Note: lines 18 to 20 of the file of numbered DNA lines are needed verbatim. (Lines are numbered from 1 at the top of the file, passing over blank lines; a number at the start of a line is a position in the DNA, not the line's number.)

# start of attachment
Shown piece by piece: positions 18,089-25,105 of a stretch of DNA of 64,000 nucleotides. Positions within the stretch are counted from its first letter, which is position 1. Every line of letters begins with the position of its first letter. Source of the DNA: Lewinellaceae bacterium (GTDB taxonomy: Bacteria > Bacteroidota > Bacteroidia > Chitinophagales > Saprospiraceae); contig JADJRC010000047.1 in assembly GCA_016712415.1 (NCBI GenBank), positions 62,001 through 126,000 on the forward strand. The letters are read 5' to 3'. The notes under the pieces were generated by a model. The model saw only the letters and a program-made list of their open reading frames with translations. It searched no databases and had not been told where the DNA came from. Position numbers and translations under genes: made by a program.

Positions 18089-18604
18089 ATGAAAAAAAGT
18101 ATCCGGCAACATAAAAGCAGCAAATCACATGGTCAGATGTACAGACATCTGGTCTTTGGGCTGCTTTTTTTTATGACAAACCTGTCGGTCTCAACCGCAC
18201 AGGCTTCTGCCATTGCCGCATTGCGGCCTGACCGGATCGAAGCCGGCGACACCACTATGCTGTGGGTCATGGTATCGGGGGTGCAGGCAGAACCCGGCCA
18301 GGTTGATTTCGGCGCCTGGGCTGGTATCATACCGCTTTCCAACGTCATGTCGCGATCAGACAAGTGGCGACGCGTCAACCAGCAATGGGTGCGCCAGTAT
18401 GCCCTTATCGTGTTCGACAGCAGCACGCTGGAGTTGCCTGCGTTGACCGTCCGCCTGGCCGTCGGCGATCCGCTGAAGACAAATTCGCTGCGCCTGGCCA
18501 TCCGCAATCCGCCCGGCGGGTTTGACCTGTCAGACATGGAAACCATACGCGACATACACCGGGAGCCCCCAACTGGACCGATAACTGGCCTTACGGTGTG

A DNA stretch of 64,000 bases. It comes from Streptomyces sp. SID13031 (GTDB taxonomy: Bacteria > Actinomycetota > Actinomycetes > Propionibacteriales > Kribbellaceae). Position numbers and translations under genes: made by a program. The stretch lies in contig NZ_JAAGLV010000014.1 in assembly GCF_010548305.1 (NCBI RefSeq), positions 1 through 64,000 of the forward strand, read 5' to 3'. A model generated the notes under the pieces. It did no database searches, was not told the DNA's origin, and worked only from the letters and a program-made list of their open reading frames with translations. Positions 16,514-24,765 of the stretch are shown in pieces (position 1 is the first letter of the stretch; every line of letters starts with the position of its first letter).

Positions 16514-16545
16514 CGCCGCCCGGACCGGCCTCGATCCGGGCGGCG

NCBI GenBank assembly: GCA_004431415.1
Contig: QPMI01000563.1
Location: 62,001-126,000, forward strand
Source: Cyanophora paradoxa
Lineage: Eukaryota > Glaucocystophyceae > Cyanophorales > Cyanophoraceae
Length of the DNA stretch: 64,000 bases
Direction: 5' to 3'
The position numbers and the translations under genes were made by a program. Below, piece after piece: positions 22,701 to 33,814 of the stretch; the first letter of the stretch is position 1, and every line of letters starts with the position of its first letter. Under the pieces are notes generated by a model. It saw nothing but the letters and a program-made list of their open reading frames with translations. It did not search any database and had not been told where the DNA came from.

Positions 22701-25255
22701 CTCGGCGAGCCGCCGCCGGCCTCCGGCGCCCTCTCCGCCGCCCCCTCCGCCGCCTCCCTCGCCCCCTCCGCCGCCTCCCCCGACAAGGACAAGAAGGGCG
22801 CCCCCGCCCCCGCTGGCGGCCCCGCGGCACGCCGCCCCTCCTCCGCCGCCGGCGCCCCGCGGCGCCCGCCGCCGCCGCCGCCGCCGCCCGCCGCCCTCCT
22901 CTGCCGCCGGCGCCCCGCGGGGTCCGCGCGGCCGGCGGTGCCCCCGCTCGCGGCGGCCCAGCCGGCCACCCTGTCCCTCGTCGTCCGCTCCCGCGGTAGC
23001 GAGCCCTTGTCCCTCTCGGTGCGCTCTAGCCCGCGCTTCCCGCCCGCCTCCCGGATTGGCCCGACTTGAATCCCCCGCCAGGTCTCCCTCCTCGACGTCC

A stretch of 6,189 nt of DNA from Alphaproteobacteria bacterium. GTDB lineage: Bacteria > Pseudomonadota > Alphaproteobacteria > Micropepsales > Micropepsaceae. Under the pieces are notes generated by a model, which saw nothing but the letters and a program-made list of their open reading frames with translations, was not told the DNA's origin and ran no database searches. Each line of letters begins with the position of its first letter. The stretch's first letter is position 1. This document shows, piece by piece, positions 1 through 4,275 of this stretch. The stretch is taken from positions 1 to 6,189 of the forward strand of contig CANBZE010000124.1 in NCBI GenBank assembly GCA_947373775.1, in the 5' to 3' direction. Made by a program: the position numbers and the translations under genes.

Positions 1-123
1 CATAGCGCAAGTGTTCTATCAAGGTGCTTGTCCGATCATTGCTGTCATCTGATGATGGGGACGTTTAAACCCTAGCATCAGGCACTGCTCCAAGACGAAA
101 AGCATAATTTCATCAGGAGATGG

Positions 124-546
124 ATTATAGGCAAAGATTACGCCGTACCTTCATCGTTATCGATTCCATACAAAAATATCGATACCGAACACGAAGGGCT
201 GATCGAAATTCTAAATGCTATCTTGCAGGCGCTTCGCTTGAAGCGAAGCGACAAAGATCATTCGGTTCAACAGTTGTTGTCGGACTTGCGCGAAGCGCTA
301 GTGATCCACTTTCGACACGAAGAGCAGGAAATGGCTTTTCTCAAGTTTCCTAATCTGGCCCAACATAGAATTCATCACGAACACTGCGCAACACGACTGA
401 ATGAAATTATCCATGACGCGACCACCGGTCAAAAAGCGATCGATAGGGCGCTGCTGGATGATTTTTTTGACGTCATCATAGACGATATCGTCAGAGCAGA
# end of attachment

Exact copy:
Direction: 5' to 3'
The position numbers and the translations under genes were made by a program. Below, piece after piece: positions 22,701 to 33,814 of the stretch; the first letter of the stretch is position 1, and every line of letters starts with the position of its first letter. Under the pieces are notes generated by a model. It saw nothing but the letters and a program-made list of their open reading frames with translations. It did not search any database and had not been told where the DNA came from.

Positions 22701-25255